As the effective date of the Financial Accounting Standards Board’s new revenue recognition standard approaches, there’s increasing pressure on companies and/or their audit committees to assess their companies’ implementation efforts. For the very large publicly traded companies, the new standard will apply to annual reporting periods beginning after December 15, 2017 (including interim periods) whereas it is effective for calendar year private companies on January 1, 2019. However, understanding the new standard and evaluating its impact is a very complex undertaking in order to understand the over 1,000 pages outlining this new standard.
The Center for Audit Quality (CAQ) has published Preparing for the New Revenue Recognition Standard: A Tool for Audit Committees to help committees fulfill their oversight responsibilities. The publication is organized into the following four sections:
1.) A new revenue recognition model
Accounting Standards Update No. (ASU) 2014-09, Revenue from Contracts with
Customers, established a new core principle for revenue recognition “to depict the
transfer of promised goods or services to customers in an amount that reflects the
consideration to which the entity expects to be entitled in exchange for those goods or
services.” It created a model for recognizing revenue:
-Identify the contract (s) with the customer.
- Identify the contract’s separate performance obligations.
- Determine the transaction price, using extra scrutiny if a contract calls for variable consideration, such as bonuses, incentives, rebates or penalties.
- Allocate the transaction price to the contract’s performance obligations, if there are multiple performance obligations.
- Recognize revenue when (or ad) the entity satisfies a performance obligation (that is, when the customer obtains control of the good or service).
The need to identify separate performance obligations — distinct promises to transfer
goods or services — is critical. To make the transition to the new standard, companies
may elect full retrospective application — which requires prior-period financial
statements to be recast — or modified retrospective application — which doesn’t require
recasting, but does require the cumulative effect of initially applying the standard to be
recorded as of the initial application date.
2. Impact assessment
This section assists audit committees in evaluating management’s assessment of how the
new standard will affect the company. For some companies, the amount and timing of
revenue recognized under the new standard won’t differ significantly from their results
under current U.S. Generally Accepted Accounting Principles. But audit committees will
still need to make the analysis under the new standard’s requirements to reach that
conclusion. In addition, all companies will be affected by the new standard’s disclosure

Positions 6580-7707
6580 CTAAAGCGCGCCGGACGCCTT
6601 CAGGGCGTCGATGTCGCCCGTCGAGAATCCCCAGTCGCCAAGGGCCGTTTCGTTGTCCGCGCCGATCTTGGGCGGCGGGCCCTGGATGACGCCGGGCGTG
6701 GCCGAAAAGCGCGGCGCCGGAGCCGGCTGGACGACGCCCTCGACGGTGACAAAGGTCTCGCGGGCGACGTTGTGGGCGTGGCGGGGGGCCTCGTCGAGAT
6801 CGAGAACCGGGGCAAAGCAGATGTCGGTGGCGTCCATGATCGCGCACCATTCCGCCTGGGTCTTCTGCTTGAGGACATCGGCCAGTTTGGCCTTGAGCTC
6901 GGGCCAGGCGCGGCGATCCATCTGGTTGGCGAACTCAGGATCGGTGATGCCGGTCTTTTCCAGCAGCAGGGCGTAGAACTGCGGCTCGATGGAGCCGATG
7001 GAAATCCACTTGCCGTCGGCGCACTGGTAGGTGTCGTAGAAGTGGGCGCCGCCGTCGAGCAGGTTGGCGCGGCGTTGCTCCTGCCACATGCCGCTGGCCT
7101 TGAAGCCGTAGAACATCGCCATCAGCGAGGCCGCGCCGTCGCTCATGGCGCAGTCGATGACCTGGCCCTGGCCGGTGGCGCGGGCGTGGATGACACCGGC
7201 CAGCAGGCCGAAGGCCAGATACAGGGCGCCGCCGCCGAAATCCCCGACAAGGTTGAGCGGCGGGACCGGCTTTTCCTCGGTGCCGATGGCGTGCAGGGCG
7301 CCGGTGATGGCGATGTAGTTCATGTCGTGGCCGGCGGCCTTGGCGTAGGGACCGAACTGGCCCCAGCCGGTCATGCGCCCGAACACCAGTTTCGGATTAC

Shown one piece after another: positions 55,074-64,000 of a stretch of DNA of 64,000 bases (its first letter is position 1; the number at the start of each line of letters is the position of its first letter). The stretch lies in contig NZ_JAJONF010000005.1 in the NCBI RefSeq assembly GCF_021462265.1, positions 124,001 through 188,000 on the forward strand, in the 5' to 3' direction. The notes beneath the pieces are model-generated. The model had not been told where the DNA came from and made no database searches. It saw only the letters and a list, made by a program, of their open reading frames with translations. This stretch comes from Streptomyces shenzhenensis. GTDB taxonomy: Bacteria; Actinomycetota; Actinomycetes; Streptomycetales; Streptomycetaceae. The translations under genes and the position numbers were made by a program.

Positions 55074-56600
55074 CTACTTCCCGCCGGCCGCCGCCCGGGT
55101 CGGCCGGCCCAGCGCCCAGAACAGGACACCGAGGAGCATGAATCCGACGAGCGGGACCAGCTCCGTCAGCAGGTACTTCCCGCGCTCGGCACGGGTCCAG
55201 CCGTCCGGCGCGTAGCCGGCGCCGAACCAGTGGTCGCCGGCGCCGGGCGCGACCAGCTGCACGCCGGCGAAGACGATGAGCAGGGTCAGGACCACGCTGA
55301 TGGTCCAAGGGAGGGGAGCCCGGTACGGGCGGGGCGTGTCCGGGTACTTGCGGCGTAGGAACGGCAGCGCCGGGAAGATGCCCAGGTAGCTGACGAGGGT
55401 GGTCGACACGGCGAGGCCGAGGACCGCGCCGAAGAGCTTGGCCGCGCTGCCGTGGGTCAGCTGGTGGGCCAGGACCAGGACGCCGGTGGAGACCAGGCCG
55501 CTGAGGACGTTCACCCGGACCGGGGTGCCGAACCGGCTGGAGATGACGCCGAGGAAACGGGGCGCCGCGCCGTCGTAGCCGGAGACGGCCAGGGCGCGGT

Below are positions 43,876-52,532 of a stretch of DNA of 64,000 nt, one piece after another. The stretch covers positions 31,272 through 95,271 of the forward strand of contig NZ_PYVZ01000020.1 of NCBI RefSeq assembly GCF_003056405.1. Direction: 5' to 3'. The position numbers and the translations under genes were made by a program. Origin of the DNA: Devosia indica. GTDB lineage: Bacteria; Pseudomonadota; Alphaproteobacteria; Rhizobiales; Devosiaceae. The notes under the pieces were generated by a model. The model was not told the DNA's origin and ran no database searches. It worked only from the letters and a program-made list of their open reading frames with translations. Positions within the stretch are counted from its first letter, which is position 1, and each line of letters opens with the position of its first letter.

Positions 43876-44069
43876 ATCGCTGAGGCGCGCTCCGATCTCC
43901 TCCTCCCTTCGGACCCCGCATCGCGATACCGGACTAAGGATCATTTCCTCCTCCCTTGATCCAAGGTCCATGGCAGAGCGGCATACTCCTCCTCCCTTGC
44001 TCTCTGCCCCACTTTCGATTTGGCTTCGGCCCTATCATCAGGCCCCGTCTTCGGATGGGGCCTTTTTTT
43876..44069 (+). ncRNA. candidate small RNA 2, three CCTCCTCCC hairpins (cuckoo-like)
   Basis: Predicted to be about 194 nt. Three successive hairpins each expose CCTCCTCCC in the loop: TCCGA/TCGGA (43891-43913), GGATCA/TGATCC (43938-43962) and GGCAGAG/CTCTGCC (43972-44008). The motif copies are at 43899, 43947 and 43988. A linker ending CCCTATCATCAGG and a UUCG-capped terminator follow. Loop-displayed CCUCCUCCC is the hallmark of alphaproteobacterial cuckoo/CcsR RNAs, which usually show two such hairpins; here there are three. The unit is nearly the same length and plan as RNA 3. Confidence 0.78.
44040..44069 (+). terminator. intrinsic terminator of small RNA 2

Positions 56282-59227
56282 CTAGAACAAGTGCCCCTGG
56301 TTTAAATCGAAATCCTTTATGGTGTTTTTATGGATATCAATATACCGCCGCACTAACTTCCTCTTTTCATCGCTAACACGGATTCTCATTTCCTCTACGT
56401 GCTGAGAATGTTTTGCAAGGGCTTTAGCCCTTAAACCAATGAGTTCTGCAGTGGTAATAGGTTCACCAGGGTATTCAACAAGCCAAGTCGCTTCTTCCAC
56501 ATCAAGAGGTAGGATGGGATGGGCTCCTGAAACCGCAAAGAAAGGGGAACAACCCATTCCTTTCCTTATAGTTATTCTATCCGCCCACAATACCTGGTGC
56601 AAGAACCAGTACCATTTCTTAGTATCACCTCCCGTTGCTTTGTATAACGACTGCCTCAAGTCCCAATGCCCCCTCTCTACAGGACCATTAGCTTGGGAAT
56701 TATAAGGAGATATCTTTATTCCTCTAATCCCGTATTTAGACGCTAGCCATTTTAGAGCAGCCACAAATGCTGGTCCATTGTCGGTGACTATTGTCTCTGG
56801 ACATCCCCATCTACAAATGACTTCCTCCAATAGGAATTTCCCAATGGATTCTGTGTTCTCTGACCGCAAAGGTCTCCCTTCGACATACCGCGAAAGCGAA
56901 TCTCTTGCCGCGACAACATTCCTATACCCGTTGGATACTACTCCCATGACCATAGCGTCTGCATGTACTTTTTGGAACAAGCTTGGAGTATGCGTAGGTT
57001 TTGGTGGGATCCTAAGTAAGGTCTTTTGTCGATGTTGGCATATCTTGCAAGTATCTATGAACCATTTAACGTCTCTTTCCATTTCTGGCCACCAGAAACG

requirements, regardless of its impact on revenue. The new rules expand disclosure
requirements and require qualitative and quantitative disclosures intended to provide
information about a company’s contracts with customers. The disclosures must include
information about revenue and cash flow stemming from such contracts.
The audit committee should look at how the standard’s impact was assessed and who was
involved in the assessment. In addition, determine what company-specific factors were
considered and when management will provide pro-forma financial statements that
illustrate the expected impact. Finally, review how the company’s external auditor views
When making the assessment, it’s important to seek input from a wide range of
departments, including accounting, tax, financial reporting, financial planning and
analysis, investor relations, treasury, sales, legal, information technology and human
resources. The CAQ also urges audit committees to ask management about the standard’s
potential impact on specific aspects of the company’s business. (See “How will the new
standard affect your company’s revenue?”)
3. The implementation plan
This section helps audit committees understand and assess management’s implementation
plan. It provides detailed questions audit committees should ask on such subjects as
project milestones, progress reports, external auditor and third-party vendor views,
adequacy of resources, qualifications of the accounting team, accounting policy and
significant accounting judgments, systems and controls, and company culture.
4. Other implementation considerations
The final section covers other considerations, including deciding on a transition
approach, handling dual recordkeeping requirements for retrospective application,
determining whether to consider early adoption and complying with new disclosure
The publication also includes a list of articles, technical guides and other resources for
navigating the implementation process.
By now, public companies should have made substantial progress toward implementing
the new revenue recognition standard. The CAQ’s publication can help audit committees
evaluate the status of their companies’ implementation efforts and, if necessary,
accelerate the process. Please reach out to H&M with any questions or concerns you may have.